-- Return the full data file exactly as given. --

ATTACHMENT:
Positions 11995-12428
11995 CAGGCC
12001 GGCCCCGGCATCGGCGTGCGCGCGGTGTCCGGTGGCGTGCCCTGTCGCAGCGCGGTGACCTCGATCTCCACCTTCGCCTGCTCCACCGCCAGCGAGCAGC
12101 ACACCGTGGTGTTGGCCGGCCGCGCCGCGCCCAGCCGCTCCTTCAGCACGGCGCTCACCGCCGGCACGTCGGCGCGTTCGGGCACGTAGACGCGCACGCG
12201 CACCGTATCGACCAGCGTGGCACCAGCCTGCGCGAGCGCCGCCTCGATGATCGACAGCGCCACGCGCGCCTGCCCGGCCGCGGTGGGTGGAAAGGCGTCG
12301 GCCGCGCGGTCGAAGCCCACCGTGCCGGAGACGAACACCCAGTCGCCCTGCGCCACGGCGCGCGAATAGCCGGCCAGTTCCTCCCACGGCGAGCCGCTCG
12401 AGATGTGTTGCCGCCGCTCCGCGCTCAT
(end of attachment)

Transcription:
Positions 11995-12428
11995 CAGGCC
12001 GGCCCCGGCATCGGCGTGCGCGCGGTGTCCGGTGGCGTGCCCTGTCGCAGCGCGGTGACCTCGATCTCCACCTTCGCCTGCTCCACCGCCAGCGAGCAGC
12101 ACACCGTGGTGTTGGCCGGCCGCGCCGCGCCCAGCCGCTCCTTCAGCACGGCGCTCACCGCCGGCACGTCGGCGCGTTCGGGCACGTAGACGCGCACGCG
12201 CACCGTATCGACCAGCGTGGCACCAGCCTGCGCGAGCGCCGCCTCGATGATCGACAGCGCCACGCGCGCCTGCCCGGCCGCGGTGGGTGGAAAGGCGTCG
12301 GCCGCGCGGTCGAAGCCCACCGTGCCGGAGACGAACACCCAGTCGCCCTGCGCCACGGCGCGCGAATAGCCGGCCAGTTCCTCCCACGGCGAGCCGCTCG
12401 AGATGTGTTGCCGCCGCTCCGCGCTCAT